NCUA Chairman Rodney E. Hood also discussed updated agency measures in response to the pandemic, such as adjusting supervision priorities to ensure that credit unions’ good-faith efforts to comply with the CARES Act are reviewed. Hood further emphasized in his written statement that “NCUA’s examiners will not criticize a credit union’s efforts to provide prudent relief for members when such efforts are conducted in a reasonable manner with proper controls and management oversight.” Hood also discussed, among other things, NCUA’s cybersecurity efforts in response to the pandemic and significant rulemaking actions, including an interim final rule that provides relief to credit unions that temporarily fall below the well-capitalized level.
The House Financial Services Committee also held a hearing later in the week to discuss the regulators' responses to the pandemic.
On October 9, the Conference of State Bank Supervisors (CSBS) wrote to the ranking members of the Senate Banking Committee and the House Financial Services Committee with an update on the organization’s efforts regarding the CARES Act and oversight of nonbank mortgage servicers. CSBS notes that state regulators are the primary authority over nonbank mortgage servicers, and during the early stages of the Covid-19 pandemic, the state regulators “identified liquidity as a supervisory priority.” Thus, according to CSBS, state regulators have been actively monitoring liquidity and other business operations by seeking real time data and other updates from nonbank mortgage servicers. Moreover, CSBS discusses the efforts made in response to the CARES Act, including consumer and servicer guidance issued in conjunction with the CFPB (covered by InfoBytes here and here), as well as examination procedure guidance. Lastly, the letter highlights the organization’s recent release of proposed regulatory prudential standards for nonbank mortgage servicers. As previously covered by InfoBytes, the proposal includes baseline standards that would apply to all covered servicers and enhanced standards—covering capital, liquidity, stress testing, and living will/recovery and resolution planning—that would apply to certain larger servicers. CSBS concludes the letter with a commitment for “continued coordination and information exchange with federal agencies.”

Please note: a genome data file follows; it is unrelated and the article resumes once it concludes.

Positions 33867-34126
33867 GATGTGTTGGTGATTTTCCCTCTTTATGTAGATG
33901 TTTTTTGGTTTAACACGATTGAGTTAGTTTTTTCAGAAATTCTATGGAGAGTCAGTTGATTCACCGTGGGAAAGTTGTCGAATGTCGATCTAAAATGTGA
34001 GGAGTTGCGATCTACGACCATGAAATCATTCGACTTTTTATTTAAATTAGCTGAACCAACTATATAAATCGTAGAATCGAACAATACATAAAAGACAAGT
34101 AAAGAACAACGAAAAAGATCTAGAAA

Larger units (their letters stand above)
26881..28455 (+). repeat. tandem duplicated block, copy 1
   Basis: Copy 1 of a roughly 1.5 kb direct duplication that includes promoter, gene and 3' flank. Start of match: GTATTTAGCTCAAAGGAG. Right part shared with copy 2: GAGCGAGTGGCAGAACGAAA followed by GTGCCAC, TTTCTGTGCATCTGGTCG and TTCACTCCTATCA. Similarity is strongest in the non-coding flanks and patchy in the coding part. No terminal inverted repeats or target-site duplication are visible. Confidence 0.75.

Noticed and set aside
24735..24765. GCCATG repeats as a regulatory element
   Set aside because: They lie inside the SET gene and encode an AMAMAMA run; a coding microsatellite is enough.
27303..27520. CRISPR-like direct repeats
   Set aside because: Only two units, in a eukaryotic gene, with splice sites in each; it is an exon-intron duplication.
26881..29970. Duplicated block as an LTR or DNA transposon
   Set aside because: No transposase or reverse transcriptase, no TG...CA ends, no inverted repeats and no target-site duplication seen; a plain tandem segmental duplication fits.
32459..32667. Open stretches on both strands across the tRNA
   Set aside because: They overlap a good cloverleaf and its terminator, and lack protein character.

On July 29, CFPB Director Kathy Kraninger testified at a hearing held by the Senate Banking Committee on the CFPB’s Semi-Annual Report to Congress, which covers the Bureau’s work from October 1, 2019, through March 31, 2020. (Covered by InfoBytes here.) Kraninger’s testimony identified four key areas of focus for the Bureau: (i) providing financial education resources to prevent consumer harm; (ii) implementing “clear rules of the road” to encourage “competition, increase transparency, and preserve fair markets for financial products and services”; (iii) ensuring a “culture of compliance” through supervision; and (iv) following a consistent, purposeful enforcement regime. Kraninger also highlighted Bureau efforts to address discrimination, consumer confusion regarding forbearance options under the CARES Act, and a legislative proposal that would authorize the Bureau to award whistleblowers who report federal consumer financial law violations.